Bankers refuse to reduce lending rates unless RBI cuts repo rate
By Neelima Shankar
Nov 8, 2012
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Many Indian banks are unwilling to slash their interest rates on loans or deposits despite reduction in cash reserve ratio (CRR) by 25 basis points. CRR refers to the minimum amount of funds which banks are required to maintain with the central bank. The 25 bps cut in CRR led to the release of Rs. 17500 crore in the banking system.

According to bankers, the 25 bps cut is too small for them to provide the benefits of this reduction to retail borrowers. They say that only a reduction in repo rate will enable them to decrease interest rate on loans to individuals and companies.

One basis point is equal to one hundredth of a percentage point. Repo rate refers to the interest rate at which RBI provides short term money to commercial banks.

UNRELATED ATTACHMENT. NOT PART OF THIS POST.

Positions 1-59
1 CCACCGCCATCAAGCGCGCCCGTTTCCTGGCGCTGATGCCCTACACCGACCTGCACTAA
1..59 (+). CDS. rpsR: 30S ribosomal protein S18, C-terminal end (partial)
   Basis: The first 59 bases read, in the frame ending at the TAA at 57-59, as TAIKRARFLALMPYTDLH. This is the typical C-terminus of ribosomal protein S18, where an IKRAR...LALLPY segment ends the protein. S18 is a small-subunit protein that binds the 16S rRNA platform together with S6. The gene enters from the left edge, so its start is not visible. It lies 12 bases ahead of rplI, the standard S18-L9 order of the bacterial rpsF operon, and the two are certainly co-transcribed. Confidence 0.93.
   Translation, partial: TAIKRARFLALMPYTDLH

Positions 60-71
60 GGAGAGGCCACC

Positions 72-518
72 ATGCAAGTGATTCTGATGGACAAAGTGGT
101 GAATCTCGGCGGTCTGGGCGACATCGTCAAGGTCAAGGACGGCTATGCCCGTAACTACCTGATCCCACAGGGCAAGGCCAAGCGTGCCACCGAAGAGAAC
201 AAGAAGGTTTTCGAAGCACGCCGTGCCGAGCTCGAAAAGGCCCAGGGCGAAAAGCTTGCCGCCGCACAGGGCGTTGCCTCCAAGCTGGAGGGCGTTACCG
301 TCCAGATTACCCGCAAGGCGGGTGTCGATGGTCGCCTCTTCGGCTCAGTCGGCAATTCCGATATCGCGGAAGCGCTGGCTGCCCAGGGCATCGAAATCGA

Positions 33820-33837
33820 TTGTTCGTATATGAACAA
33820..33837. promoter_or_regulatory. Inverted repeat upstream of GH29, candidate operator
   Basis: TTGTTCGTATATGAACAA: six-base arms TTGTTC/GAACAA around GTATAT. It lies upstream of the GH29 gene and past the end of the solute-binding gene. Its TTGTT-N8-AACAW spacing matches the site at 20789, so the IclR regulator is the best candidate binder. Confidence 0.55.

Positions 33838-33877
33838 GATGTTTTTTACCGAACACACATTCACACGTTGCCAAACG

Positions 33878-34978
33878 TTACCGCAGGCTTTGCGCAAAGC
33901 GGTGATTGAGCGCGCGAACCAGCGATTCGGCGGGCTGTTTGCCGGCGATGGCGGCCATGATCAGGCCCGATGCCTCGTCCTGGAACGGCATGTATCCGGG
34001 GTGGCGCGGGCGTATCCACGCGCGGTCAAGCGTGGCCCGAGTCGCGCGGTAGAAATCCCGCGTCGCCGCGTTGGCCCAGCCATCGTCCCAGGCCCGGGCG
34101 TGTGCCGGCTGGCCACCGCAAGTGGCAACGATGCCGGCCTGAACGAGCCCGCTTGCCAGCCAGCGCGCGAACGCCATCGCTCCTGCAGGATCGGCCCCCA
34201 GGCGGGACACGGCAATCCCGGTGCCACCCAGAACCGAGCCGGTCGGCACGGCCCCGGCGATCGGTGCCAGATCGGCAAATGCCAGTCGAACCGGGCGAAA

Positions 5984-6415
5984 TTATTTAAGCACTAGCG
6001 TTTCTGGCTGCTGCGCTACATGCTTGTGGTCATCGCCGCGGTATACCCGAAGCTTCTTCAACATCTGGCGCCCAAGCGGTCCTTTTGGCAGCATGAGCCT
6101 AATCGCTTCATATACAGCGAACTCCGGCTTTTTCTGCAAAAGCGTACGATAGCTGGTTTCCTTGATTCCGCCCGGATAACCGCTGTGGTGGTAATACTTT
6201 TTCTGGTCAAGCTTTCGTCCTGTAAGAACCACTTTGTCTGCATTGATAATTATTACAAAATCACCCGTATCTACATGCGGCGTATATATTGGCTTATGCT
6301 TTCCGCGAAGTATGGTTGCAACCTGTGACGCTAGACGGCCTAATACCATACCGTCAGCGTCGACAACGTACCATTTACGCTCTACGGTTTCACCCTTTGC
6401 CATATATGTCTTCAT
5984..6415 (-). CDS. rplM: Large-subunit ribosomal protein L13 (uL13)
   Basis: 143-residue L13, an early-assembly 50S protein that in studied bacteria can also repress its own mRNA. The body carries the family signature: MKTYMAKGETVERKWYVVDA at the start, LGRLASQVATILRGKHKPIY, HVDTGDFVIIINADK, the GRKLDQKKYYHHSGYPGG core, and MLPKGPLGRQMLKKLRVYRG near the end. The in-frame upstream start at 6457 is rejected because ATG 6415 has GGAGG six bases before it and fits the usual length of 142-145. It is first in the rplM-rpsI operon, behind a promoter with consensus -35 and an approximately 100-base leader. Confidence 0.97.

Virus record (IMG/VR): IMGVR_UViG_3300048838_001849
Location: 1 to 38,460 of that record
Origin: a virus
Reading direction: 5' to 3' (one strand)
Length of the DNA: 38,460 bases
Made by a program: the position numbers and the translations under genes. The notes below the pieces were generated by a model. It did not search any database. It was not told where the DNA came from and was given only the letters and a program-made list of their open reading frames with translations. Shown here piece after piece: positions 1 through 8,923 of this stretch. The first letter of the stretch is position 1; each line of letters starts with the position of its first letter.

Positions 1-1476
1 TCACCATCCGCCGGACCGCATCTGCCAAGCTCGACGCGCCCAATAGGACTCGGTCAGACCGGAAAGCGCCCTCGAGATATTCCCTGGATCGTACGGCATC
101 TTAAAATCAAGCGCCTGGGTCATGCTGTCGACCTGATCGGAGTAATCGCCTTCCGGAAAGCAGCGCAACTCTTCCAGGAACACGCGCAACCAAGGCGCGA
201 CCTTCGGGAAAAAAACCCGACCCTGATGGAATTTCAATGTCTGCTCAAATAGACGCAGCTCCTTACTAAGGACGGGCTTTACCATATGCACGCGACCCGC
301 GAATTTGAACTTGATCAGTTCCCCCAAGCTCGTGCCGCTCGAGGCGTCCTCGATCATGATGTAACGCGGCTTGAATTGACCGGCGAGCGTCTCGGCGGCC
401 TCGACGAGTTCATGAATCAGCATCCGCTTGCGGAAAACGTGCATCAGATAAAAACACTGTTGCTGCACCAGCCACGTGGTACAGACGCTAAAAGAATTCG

On the matter, the Treasurer of Kotak Mahindra Bank Ltd, Mr. Mohan Shenoi said, "The CRR cut has only benefited us by 5-6 bps, and deposit rates have not eased much for us to pass on the benefit to borrowers." He further added, "Deposit rates are still giving customers negative returns in real terms. In this scenario, it is very difficult for banks to cut loan rates."

Mr. P. Mukherjee, the treasurer of Axis Bank also had similar views on the matter, "Liquidity has improved, but this is also the festive season when liquidity tightens due to consumer spending. So, liquidity is better than before but it is not in excess."

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